Computer Science Colloquium
Geometric Optics, Linear Programming and Congestion in Sensornets
Richard M. Karp
University of California at Berkeley
Friday, January 27, 2006 11:30 A.M.
Room 1302 Warren Weaver Hall
251 Mercer Street
New York, NY 100121185
Directions: http://cs.nyu.edu/csweb/Location/directions.html
Colloquium Information: http://cs.nyu.edu/csweb/Calendar/colloquium/index.html
Hosts:
Zvi Kedem kedem@cs.nyu.edu, (212) 9983101
Abstract
We consider the problem of routing in a geographically distributed network of processors to minimize the maximum congestion at any node, or to optimize the tradeoff between average path delay and maximum congestion.
Instead of assuming a discrete model with nodes at known positions, we
assume that the density of nodes is so large that we can adopt a continuous model, in which each communication path is a continuous curve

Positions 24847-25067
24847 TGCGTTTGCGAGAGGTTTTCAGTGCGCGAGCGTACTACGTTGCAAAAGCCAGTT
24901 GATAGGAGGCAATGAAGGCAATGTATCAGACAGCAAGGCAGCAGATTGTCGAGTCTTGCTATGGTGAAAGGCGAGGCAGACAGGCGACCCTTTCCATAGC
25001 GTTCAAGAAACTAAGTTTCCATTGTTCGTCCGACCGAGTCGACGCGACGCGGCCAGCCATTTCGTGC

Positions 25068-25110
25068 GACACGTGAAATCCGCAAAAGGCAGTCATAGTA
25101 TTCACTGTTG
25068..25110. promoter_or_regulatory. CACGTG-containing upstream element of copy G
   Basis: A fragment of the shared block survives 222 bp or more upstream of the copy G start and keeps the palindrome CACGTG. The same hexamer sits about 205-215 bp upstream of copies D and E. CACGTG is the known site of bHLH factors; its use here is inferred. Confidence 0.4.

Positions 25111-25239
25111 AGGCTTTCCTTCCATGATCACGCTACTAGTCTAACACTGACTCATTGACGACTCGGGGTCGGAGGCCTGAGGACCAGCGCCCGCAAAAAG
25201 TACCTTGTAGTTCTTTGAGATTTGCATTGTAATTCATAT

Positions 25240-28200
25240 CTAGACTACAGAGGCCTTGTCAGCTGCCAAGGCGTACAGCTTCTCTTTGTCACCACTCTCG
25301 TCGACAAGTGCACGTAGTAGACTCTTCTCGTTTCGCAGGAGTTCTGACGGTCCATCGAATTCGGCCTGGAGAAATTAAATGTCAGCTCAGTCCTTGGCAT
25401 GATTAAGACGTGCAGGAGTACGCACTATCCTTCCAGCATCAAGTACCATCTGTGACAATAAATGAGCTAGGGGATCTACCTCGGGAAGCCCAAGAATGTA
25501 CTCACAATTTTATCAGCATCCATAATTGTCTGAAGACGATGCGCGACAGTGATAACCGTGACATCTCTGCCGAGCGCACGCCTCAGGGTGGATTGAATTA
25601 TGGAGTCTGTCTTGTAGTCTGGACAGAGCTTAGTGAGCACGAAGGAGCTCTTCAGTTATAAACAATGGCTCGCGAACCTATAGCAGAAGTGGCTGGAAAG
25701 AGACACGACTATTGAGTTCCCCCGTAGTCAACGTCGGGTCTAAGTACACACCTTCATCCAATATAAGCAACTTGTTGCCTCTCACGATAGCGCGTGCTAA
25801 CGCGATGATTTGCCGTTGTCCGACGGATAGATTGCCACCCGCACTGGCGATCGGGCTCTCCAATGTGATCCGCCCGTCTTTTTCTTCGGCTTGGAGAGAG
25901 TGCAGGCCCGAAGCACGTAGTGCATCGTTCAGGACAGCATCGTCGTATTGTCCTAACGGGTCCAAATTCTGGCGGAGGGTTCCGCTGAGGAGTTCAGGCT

in a region of the plane and congestion at a point corresponds to the
limiting density of paths in a neighborhood of the point. Using an argument based on linear programming, we show that the problem is isomorphic to a problem in geometric optics, in which we interpret the
communication paths as the minimumtime paths followed by light rays in
a medium where the speed of light varies continuously. Our problem is then to specify the speed of light as a function of position so that the resulting minimumtime paths minimize maximum congestion. Once this function has been specified the computation of minimumtime paths is a
standard problem in the calculus of variations, but the problem of specifying the function is novel, and we give an approach based on the primaldual algorithm of linear programming. The discussion will be accessible without requiring knowledge of calculus of variations or linear
programming. Joint work with Christos Papadimitriou, Lucian Popa and Afshin Rostami.
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